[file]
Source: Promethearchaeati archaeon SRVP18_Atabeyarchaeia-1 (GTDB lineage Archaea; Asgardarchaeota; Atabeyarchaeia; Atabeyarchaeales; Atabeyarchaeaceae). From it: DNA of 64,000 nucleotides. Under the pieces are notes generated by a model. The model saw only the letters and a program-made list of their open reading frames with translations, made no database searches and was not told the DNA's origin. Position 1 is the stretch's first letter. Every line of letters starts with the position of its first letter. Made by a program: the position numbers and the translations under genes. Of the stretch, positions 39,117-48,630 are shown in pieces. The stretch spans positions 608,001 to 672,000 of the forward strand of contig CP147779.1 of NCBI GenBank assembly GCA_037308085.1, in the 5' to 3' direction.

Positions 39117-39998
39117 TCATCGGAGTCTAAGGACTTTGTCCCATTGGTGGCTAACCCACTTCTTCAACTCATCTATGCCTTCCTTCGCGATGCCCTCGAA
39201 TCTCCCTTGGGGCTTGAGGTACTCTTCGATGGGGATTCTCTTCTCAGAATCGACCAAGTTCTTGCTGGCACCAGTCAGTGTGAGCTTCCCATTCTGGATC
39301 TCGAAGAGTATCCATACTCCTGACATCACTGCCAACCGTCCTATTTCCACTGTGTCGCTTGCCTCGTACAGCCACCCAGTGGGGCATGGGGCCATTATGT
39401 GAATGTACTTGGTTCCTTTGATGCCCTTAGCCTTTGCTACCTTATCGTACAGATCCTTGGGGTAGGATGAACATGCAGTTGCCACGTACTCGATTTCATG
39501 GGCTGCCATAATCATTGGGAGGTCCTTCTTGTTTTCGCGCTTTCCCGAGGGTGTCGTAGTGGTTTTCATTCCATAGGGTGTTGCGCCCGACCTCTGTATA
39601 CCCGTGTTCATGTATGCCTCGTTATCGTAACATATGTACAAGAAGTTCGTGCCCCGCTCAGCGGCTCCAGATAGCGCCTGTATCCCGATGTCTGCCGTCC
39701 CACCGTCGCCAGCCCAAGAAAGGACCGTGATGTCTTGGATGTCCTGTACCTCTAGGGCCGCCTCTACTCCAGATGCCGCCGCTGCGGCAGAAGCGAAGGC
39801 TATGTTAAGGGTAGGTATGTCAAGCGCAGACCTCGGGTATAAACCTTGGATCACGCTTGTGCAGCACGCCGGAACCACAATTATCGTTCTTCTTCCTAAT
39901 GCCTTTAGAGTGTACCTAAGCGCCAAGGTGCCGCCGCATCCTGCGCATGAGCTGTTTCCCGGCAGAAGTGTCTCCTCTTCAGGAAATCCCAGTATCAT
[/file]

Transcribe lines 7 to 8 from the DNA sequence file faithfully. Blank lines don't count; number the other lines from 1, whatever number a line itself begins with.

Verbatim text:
39501 GGCTGCCATAATCATTGGGAGGTCCTTCTTGTTTTCGCGCTTTCCCGAGGGTGTCGTAGTGGTTTTCATTCCATAGGGTGTTGCGCCCGACCTCTGTATA
39601 CCCGTGTTCATGTATGCCTCGTTATCGTAACATATGTACAAGAAGTTCGTGCCCCGCTCAGCGGCTCCAGATAGCGCCTGTATCCCGATGTCTGCCGTCC